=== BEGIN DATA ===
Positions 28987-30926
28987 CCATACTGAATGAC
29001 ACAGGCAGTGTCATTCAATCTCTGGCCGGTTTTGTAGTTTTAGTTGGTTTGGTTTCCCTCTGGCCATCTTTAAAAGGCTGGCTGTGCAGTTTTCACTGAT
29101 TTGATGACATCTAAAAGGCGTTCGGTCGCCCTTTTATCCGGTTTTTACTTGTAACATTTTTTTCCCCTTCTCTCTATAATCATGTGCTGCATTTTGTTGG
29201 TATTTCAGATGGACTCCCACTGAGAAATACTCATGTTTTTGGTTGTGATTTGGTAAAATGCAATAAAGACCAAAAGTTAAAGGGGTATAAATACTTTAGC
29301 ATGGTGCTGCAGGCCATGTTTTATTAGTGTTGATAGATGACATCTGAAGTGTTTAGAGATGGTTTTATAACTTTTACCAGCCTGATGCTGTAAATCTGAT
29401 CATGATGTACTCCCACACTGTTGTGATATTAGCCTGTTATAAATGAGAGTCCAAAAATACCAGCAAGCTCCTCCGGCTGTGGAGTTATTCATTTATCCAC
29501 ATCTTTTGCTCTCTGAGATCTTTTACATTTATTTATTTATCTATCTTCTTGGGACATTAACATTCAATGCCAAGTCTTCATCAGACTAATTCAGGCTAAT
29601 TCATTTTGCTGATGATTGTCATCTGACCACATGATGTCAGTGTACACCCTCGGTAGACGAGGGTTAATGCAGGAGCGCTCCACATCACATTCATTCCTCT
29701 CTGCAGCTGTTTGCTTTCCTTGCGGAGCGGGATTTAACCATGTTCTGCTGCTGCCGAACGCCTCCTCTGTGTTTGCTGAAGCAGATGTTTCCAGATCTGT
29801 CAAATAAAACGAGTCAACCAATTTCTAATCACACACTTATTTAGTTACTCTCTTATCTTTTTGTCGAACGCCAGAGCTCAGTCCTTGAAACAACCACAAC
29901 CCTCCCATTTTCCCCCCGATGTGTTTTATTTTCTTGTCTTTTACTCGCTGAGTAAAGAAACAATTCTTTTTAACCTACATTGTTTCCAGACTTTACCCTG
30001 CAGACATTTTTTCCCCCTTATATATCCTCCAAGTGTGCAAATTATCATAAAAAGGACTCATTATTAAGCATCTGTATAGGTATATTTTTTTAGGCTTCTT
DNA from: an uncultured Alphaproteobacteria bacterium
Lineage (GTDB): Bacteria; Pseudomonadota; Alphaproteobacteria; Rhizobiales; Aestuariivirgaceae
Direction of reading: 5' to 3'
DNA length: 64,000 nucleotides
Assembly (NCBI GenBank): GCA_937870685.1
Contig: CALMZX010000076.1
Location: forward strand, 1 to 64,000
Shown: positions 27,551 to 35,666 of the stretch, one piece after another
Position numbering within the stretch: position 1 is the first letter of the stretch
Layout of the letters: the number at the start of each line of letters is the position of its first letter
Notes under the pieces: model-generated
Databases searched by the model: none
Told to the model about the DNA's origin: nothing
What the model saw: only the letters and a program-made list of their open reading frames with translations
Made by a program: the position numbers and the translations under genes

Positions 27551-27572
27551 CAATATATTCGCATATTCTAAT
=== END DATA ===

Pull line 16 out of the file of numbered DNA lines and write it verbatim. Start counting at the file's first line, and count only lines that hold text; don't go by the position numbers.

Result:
Direction of reading: 5' to 3'